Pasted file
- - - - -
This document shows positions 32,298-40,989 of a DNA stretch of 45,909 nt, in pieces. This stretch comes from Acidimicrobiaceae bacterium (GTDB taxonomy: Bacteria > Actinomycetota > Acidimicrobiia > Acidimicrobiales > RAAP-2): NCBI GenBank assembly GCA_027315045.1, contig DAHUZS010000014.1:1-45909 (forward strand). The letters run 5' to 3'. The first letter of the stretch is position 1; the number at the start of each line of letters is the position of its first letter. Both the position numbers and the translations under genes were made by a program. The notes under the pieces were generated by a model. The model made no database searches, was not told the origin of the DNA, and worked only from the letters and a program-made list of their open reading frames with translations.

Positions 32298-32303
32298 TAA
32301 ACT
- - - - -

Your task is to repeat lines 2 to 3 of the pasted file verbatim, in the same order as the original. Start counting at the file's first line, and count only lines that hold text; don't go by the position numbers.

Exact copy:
Positions 32298-32303
32298 TAA